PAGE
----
Recently, I was having a conversation with a friend, about the situation of ‘going too far and too fast’. He shared a personal experience of that type saying,

We were on our second date and things happened. That was really too fast. But she didn’t protest at all so I went ahead.

I had to stop him because I didn’t think he realised what he was saying. That perhaps it wasn’t ‘too fast’ for her. And that if it was ‘too fast’ for him, he didn’t have to wait for her to stop; he could pull a stop sign himself. He looked at me as if the very thought had never occurred to him.

Oh well, Indian men. We deplore their ways, we roll our eyes at their habits but we love and live with them. I’ve resigned myself to the fact that ‘Mama’s boy’ is not only a fitting description for every  man of this species but also that most of them consider it a supreme honour higher than the President’s medal.

The Indian man can be sweetly (and not so sweetly) ignorant of the female anatomy. Or he can be a regular Don Juan. But either way, he’ll still be extremely startled when the woman climbs atop him and demands more. The Indian man, no matter how educated, liberated or metrosexual…is completely unfamiliar with the concept of female sexuality.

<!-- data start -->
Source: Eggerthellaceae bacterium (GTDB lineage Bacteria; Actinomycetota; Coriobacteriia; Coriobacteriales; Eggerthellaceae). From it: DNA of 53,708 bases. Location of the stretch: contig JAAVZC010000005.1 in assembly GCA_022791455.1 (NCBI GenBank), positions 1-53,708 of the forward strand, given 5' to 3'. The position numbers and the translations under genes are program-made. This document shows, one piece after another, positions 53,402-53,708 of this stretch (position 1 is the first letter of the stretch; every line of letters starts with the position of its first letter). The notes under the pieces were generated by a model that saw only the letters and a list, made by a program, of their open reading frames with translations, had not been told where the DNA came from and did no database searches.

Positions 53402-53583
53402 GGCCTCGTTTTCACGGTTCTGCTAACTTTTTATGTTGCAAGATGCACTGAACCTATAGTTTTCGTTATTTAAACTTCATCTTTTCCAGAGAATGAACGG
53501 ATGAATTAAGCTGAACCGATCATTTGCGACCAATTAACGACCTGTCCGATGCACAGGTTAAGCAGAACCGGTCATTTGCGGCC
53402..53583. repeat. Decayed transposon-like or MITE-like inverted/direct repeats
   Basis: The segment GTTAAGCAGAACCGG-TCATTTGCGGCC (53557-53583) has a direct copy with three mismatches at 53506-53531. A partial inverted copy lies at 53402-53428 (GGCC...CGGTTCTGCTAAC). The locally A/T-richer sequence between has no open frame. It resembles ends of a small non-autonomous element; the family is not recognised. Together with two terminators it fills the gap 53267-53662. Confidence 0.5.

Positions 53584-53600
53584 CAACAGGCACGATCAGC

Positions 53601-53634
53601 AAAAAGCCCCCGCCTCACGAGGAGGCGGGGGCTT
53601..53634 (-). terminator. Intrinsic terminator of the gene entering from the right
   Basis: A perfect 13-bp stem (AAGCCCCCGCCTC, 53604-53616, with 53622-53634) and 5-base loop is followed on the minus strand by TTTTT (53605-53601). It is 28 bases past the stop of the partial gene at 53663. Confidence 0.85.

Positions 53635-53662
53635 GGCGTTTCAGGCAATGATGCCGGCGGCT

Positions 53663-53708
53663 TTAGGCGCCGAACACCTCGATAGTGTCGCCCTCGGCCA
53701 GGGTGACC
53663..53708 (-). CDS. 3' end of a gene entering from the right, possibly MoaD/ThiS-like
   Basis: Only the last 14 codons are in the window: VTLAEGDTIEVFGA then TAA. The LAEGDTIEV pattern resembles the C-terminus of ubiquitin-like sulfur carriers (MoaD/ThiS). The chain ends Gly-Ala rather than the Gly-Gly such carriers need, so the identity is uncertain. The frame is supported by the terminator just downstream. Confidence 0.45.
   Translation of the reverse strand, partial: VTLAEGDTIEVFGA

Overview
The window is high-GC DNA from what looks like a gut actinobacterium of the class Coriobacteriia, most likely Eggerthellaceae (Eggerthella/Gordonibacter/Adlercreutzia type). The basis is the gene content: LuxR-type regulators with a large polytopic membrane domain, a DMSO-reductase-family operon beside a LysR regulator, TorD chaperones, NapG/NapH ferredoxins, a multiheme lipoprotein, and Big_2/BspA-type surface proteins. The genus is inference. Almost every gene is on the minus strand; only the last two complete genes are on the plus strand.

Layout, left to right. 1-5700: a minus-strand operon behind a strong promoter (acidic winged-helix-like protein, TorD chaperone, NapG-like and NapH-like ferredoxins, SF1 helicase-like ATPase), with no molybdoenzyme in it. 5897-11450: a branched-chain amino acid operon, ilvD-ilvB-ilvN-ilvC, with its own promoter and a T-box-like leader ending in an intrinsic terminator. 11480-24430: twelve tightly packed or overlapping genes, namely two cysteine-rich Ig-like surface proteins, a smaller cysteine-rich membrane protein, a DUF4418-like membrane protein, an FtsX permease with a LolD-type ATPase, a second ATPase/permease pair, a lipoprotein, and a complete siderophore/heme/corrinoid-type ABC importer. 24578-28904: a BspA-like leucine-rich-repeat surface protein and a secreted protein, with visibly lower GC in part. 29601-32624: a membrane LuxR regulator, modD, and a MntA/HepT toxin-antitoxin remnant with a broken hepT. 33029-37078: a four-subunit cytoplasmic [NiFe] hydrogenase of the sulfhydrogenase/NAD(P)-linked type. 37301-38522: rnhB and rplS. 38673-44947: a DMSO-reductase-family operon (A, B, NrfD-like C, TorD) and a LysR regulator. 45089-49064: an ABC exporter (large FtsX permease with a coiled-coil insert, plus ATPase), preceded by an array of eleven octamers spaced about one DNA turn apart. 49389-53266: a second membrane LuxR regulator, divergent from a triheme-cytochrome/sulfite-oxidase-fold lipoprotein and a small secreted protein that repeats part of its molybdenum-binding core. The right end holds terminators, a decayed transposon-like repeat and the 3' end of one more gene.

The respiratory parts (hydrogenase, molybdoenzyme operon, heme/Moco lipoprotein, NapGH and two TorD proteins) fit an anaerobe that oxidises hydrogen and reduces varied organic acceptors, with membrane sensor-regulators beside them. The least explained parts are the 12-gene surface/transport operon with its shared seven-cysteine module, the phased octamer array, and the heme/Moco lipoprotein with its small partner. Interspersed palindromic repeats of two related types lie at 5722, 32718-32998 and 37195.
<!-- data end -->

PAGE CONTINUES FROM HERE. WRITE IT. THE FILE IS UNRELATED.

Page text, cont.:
A lot of Indian men are prudes. Oh right, they may make their lascivious remarks, their lecherous jokes and their elbow-nudging antics may drive us up the wall. But all of that is just bravado, a need to fit in with the peer group, no matter how old they are. At heart, it seems like they’ve all got issues with their own bodies which might be one reason they approach their partner’s body the way a teenager might – tentatively, furtively, clumsily and quickly.

So now that I’ve derided the Indian man’s approach to sex, let me tell you what I do find likeable about him.